Beginners should be comfortable skiing relatively easy blue slopes close to the main restaurant and lift station at Rendl Beach, but the runs higher up at Rendl and the long descent from Rendl Beach back to St Anton can be tough for beginners especially when snow conditions are icy – so be prepared to take the lift down as well as up.

Zurs and Lech both have excellent ski areas for beginners and early-stage intermediates. However, it may be best to reach them from St Anton the old-fashioned way by bus, which is quick and inexpensive, rather than via the Flexenbahn lift.

There is an all-blue run route to the Flexenbahn from St Anton via the Galzigbahn, piste 63 to Osthang, then pistes 59 and 76 to the Arlenmahder lift, then 100 to Alpe Rauz, but it involves crossing a lot of other runs on Galzig and it’s easy to stray onto reds and blacks by accident. It is also a very long (although often very enjoyable) journey for novices which will leave them little time to spend in Zurs and even less in Lech. If you do decide to take the Flexenbahn lift, it’s recommended that beginners take the Trittkopfbahn lift down to Zurs rather than attempt the red run descent, which is narrow and can be crowded.

The return journey from Zurs to St Anton via the Flexenbahn is much easier. If you’re exhausted when you land at Alpe Rauz, you can catch a bus back to St Anton, but if you’re up for a challenge, there is a very long continuous blue route from the top of the Valfagher chair (pistes 78, 56, 55 and 50) all of the way down to St Anton. Be warned though, that the bottom of this is often very slushy, and you’ll be passing plenty of bars with refreshments that certainly won’t help your skiing.

More confident beginners who want to explore far and wide might also appreciate an expedition to Warth. They will need to take the bus to Lech (and maybe back again too) because it’s too long a journey for a beginner to ski over from St Anton via the Flexenbahn, but the reward is a seemingly endless supply of beginner-friendly blue pistes, stretching from the slopes above Lech and Oberlech to Warth and back again.

Lastly, novices shouldn’t forget about the Sonnenkopf area at Klosterle. It is a quiet area covered by the Arlberg pass, has lots of blue runs and is only a short bus or taxi ride away.

Ski Schools & Ski Lessons in St Anton am Arlberg

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Intermediate Skiing in St Anton am Arlberg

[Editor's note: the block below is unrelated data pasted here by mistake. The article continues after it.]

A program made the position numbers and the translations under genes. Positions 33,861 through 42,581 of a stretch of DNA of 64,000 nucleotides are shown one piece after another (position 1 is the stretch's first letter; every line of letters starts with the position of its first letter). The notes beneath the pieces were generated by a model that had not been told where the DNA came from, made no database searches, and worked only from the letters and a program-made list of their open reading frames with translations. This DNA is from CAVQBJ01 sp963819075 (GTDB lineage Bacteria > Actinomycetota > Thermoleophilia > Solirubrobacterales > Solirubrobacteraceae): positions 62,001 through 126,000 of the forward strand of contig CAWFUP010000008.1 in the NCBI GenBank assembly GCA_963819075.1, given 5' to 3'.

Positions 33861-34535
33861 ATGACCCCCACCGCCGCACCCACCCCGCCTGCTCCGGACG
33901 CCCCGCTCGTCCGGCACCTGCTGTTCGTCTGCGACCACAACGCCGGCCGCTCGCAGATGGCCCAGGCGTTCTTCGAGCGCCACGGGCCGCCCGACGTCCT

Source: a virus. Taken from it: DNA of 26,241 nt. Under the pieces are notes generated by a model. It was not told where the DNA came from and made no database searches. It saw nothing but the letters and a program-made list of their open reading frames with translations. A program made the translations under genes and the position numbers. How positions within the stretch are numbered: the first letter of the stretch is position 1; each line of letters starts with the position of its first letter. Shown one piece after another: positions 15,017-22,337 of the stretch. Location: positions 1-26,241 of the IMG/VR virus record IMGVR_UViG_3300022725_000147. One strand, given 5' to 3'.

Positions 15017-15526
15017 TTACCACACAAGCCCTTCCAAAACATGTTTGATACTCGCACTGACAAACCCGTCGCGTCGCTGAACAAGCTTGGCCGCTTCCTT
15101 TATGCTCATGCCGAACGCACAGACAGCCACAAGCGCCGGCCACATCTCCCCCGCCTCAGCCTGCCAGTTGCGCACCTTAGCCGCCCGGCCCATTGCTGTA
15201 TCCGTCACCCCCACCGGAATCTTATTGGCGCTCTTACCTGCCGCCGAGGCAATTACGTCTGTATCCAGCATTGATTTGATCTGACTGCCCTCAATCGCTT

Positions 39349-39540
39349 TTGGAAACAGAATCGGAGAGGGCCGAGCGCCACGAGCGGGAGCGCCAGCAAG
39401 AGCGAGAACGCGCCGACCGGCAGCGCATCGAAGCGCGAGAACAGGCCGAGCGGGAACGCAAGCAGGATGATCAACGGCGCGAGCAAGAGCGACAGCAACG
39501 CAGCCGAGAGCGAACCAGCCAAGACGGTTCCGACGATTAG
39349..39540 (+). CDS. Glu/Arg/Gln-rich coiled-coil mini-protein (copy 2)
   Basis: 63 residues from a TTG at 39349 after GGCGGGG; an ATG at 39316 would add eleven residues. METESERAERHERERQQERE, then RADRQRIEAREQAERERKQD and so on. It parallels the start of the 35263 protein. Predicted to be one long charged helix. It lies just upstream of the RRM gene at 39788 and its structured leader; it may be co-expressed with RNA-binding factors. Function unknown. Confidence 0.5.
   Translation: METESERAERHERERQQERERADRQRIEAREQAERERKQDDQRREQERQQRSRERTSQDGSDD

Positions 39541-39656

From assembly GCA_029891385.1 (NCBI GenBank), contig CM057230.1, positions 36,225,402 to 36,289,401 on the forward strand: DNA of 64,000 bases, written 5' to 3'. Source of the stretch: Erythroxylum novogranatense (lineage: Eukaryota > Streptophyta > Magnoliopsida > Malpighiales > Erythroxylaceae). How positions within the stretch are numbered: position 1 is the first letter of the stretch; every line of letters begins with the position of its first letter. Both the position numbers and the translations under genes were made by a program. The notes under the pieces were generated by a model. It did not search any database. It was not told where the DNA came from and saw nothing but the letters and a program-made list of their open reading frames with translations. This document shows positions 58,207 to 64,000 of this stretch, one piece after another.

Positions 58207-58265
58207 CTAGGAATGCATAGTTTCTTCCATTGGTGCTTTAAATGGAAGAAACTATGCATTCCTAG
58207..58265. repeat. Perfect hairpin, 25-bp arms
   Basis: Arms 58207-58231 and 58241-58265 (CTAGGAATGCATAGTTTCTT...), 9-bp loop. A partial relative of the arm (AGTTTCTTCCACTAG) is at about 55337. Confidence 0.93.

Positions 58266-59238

St Anton is the gateway to the Arlberg ski area which has over 300 km of marked runs, including masses of intermediate terrain in St Anton itself and in the connected resorts of Stuben, Lech-Zurs and Warth Schroecken.

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Intermediate skiers and boarders in St Anton can carve their way through magnificent mountain scenery. It’s almost a vertical mile from the top of St Anton’s three main mountains down to village level.  The longest run is 10.2 km (6.4 miles) from Valluga via Ulmer Hütte to St. Anton and several famous St. Anton red and black runs feature high on the list of itineraries to be explored.

Kapall, where a long testing black piste  (42 then 34) winds its way down the World Cup downhill run to the village (there are also easier red and blue routes); Schindler, where the long classic red to Ulmer Hütte and blue to Rauz will stretch the leg muscles of even the fittest skiers; and Galzig, where the busy Kandahar black run (52) will test your thigh muscles and short turns.

Rendl is usually a quieter alternative for those wanting to escape the busier slopes on the Galzig side of St Anton and offers intermediates a choice of blue, red and black pistes on wide-open slopes, and half a dozen marked but ungroomed trails that more confident intermediates can tackle. To finish there is a long red run descent from the top of the Gampberg lift all of the way down to St Anton although on a sunny day, you will have to resist the temptation of stopping off at Rendl Beach for a drink.

Stuben offers piste skiing on the north-facing Albona (2,400m) where the snow remains of high quality often into May, and also some sunnier slopes on the south-facing side. The Albonabahn II lift gives St Anton-based skiers direct access to these excellent red runs as well as the chance to test their powder skills well away from the busier slopes of St. Anton, whilst Stuben itself makes a delightful lunch stop.

Further afield, there is excellent intermediate skiing at Lech-Zürs which is easily reached by the Flexenbahn bubble. Start at Zürs from where you can follow the White Ring circuit via Zug to sunny slopeside terraces at Oberlech for lunch and then down to Lech and ride the cable car up the other side to complete the White Ring circuit by skiing back to Zürs. Return by taking the Trittkopfbahn, Flexenbahn and Valfagehr lifts from where you can ski all of the way back into St Anton, perhaps stopping off at one of the famous apres-ski bars that line the final stages of the route.